Tellows

The Tech Support Scammers and their dubious Cold-Calls

Pressemitteilung   •   Apr 10, 2013 12:40 CEST

When working with computers you sometimes come across difficulties where the help and knowledge of a support team is needed. As many people often unquestioningly trust the instructions of tech-savvy staff, a whole industry of scammers dedicated their business practices to mislead consumers by passing themselves off as technical support staff of major companies. Through random phone calls their tactic and thereby the deception of a great number of consumers begins. For protection against fraud attempts the tellows anti-spam community warns and informs consumers all over the world and has encouraged users to share information about criminal phone spam methods.

What we found here is much more than just some scattered instances of unsolicited phone calls, it leads us to a huge scamming business that bothers people not only in the US but in all English-speaking countries. We already reported on this scam method last year in our UK Blog (http://blog.tellows.co.uk/2012/10/great-success-against-pc-doctor-scammers/) The calls we are talking about are mostly having the same goal. Callers, pretending to be working for e.g. Microsoft or Windows technical support, are giving aggressive warnings that your computer is infected with numerous malware, viruses and other infected files and malicious traffic. The only help is apparently the caller itself who can rightaway fix all problems on your PC and delete the infections, which he will show you, is very urgent and necessary. What sounds like a nice support offer for inexperienced users is in fact highly developed deceptive business practice. While the consumers think that the support team will fix the allegedly detected problems they allow them to remotely access their computer and what is equally worse, charge tremendous sums of money for this “support” and additional software.

The obviously profitable random cold calls are being made by numerous companies, such as Pecon Software, Finmaestros LLC, Zeal IT Solutions or Virtual PC Solutions, mostly located in India. While this scamming has been going on for years now, the Federal Trade Commission (FTC) last year finally reported a huge crackdown on these telemarketing boiler room enterprises that where scamming consumers in large amounts. Nevertheless the calls are still being made and as a matter of fact, the FTC is not as successful in hindering the scammers as they wished for, since US laws don’t apply to Indian companies adequately.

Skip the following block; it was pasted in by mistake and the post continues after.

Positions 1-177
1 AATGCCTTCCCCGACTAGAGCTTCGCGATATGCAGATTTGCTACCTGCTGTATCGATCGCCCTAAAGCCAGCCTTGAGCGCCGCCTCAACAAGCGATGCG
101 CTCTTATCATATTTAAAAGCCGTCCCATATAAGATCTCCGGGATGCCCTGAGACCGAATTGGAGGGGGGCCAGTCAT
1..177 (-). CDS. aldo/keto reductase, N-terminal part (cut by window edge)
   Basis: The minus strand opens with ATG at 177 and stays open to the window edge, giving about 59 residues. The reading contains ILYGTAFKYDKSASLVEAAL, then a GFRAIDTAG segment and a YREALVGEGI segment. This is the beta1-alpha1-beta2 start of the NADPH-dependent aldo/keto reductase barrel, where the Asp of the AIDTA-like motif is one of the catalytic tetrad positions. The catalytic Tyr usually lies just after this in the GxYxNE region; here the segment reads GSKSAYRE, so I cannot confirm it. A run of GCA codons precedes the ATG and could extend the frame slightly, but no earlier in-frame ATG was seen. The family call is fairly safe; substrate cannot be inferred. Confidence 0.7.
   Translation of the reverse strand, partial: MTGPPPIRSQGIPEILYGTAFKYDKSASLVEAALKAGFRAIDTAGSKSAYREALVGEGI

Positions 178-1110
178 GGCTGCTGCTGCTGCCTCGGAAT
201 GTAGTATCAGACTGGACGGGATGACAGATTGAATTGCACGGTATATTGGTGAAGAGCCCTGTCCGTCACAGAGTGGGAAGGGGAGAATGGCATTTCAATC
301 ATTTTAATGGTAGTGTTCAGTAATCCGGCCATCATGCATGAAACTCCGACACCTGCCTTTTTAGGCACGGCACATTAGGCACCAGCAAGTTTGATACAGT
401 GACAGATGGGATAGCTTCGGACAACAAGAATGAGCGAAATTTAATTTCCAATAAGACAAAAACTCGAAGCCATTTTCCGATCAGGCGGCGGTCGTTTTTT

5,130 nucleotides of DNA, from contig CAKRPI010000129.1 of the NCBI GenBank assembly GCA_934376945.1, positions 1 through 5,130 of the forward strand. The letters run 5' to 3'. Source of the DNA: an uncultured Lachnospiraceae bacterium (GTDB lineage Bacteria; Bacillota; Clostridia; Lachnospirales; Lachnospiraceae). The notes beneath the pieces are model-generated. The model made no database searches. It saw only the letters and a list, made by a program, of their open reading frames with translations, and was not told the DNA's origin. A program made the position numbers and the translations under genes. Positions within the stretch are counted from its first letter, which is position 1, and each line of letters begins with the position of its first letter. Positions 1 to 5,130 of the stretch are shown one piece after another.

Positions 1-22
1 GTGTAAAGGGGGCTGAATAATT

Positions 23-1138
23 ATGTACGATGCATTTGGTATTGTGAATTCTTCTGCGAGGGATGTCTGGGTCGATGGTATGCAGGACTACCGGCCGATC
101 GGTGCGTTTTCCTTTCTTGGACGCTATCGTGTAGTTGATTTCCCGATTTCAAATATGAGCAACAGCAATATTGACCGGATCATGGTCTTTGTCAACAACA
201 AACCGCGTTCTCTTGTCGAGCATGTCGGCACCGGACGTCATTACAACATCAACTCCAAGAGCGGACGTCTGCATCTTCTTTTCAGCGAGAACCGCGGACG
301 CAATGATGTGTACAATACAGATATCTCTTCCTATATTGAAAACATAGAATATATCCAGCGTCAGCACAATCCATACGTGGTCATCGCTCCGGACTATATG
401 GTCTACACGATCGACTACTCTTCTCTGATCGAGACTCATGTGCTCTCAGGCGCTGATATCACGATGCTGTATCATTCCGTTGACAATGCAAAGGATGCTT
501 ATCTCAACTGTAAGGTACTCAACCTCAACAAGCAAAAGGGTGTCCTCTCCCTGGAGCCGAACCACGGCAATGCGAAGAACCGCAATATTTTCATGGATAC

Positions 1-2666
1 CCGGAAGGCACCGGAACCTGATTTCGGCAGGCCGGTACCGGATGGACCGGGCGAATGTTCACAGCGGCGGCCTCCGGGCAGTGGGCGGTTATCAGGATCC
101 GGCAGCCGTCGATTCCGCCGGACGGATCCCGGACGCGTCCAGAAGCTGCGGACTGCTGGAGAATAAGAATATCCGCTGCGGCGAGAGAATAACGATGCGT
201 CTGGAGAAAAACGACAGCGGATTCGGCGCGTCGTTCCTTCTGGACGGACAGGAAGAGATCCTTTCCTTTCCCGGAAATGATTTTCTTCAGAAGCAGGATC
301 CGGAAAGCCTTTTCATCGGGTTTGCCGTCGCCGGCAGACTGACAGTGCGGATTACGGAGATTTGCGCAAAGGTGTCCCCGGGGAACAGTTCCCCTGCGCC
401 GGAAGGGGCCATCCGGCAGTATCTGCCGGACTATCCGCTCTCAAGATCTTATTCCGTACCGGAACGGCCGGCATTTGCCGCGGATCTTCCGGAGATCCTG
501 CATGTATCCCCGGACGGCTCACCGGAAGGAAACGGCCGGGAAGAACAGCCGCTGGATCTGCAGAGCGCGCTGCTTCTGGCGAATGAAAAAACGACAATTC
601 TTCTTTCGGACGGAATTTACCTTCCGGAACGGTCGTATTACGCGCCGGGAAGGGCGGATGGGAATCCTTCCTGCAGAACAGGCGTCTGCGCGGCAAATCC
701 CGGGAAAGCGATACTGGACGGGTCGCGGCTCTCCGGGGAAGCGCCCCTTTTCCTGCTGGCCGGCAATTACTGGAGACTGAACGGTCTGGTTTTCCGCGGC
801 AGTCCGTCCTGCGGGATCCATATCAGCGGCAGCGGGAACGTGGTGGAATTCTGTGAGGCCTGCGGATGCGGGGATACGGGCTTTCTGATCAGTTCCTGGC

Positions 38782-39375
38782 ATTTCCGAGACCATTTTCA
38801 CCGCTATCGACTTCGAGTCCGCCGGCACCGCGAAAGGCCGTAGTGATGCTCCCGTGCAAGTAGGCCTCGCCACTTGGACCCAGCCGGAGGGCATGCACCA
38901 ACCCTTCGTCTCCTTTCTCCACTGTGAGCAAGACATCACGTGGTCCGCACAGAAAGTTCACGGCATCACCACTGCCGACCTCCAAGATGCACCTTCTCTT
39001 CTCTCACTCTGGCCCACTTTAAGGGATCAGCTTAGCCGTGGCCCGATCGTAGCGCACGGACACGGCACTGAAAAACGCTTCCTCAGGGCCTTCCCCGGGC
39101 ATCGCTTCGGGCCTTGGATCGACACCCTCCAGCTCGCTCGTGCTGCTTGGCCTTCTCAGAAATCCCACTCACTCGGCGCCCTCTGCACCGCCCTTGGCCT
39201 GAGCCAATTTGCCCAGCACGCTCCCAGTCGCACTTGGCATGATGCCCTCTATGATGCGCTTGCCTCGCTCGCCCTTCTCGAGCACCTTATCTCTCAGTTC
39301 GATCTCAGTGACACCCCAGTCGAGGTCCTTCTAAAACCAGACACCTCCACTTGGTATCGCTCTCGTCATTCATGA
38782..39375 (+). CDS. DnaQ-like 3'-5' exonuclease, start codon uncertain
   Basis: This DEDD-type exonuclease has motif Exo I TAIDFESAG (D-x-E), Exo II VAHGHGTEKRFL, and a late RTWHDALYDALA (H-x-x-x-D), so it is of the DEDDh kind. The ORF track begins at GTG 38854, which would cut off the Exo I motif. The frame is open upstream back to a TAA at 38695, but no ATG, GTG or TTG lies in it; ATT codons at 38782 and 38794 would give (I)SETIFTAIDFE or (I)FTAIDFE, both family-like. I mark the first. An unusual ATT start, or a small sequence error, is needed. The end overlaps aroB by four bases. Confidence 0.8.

One of the solutions for however not becoming a victim of tech support scamming is obviously being leery of incoming calls. Microsoft itself offers some necessary hints (http://www.microsoft.com/security/online-privacy/avoid-phone-scams.aspx). In addition, platforms like http://www.tellows.com provide their users with fruitful information about suspicious phone numbers. The huge database of untrustworthy callers on Tellows makes it easier to decide which calls to take and which ones to ignore completely. The tellows community has been warning and informing consumers about fraudulent phone numbers in about 20 countries and has encouraged users worlwide to share information about criminal phone spam methods. We found some examples of numbers that most probably belong to the group of tech support scammers, such as:

As the list is not anywhere near complete, you are more than welcome to extend it by evaluating phone numbers and commenting on scammers on tellows http://www.tellows.com/ !


Source: http://ftc.gov/opa/2012/10/pecon.shtm

Yours,

Team tellows

Further information:

http://blog.tellows.com


For a long time, the online consumer portal www.tellows.com has been warning and helping people protect themselves from phone fraud and scam. When people who were called this way want to find out more about a certain number that called them, they can search it on this page, where they will find entries and comments by other users. For each number there is a score informing about how the number was rated by other users. For those who use smartphones, there is a free app available for download, which provides a warning to the person called even before answering the phone. Furthermore, there is a blog with additional information on the most recent cases of phone scam and fraud, giving advices how to protect oneself from it.  

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